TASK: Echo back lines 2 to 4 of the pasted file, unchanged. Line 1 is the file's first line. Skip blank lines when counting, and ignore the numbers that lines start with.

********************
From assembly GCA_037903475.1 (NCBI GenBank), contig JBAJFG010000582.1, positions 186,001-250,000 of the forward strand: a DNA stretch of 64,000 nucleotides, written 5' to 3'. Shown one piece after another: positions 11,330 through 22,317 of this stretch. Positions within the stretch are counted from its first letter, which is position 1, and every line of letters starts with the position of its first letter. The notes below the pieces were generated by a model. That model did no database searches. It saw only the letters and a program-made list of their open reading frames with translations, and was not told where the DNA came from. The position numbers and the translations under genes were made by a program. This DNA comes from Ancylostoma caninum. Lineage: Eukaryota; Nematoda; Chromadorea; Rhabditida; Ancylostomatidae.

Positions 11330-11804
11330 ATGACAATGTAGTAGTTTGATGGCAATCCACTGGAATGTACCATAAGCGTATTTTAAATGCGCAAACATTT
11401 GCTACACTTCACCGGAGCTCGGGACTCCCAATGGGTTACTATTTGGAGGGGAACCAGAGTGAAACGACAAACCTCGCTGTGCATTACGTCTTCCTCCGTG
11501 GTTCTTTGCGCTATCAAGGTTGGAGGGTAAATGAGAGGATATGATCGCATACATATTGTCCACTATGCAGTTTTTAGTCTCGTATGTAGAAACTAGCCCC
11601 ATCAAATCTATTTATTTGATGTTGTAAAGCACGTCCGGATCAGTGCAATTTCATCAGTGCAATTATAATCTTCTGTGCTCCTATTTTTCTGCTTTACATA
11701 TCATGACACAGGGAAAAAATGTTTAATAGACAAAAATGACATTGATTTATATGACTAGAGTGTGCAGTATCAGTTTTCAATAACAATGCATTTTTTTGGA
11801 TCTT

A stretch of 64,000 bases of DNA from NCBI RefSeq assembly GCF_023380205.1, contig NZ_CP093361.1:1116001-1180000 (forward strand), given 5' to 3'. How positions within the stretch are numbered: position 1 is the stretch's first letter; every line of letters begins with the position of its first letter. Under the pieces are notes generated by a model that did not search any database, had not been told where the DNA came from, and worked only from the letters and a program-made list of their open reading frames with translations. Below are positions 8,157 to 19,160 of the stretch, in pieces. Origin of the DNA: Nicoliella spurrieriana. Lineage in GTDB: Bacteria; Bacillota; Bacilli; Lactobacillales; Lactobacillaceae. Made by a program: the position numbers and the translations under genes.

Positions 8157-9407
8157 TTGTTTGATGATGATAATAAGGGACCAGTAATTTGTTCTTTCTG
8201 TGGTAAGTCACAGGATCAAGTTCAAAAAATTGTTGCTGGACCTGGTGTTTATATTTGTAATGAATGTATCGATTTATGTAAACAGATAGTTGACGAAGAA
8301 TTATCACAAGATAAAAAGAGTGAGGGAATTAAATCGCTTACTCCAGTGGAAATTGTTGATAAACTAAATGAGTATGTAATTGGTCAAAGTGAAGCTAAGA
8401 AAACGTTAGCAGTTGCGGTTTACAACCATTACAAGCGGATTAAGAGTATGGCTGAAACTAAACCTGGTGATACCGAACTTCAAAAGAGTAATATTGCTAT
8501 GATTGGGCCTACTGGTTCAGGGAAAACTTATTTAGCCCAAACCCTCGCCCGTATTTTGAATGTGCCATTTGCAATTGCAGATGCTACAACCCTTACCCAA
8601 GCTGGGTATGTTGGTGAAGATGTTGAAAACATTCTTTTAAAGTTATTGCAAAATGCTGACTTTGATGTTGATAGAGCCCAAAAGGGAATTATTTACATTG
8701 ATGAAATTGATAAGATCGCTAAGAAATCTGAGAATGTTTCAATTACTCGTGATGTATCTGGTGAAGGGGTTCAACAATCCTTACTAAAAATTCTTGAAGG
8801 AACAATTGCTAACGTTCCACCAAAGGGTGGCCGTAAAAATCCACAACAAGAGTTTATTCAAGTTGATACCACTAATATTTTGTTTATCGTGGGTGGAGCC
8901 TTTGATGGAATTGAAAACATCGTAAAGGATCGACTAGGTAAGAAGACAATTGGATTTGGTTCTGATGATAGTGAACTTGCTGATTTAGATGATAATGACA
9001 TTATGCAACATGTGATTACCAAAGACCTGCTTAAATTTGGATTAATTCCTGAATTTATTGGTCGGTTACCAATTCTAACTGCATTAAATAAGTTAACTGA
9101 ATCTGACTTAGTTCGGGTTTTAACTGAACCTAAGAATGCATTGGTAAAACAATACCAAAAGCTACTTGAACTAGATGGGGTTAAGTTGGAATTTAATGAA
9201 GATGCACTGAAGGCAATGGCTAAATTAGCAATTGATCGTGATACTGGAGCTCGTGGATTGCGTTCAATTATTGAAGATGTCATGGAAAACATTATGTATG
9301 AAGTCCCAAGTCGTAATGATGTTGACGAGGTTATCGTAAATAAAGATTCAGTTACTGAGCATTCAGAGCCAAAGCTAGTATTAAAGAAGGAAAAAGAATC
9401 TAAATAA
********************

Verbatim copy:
Positions 11330-11804
11330 ATGACAATGTAGTAGTTTGATGGCAATCCACTGGAATGTACCATAAGCGTATTTTAAATGCGCAAACATTT
11401 GCTACACTTCACCGGAGCTCGGGACTCCCAATGGGTTACTATTTGGAGGGGAACCAGAGTGAAACGACAAACCTCGCTGTGCATTACGTCTTCCTCCGTG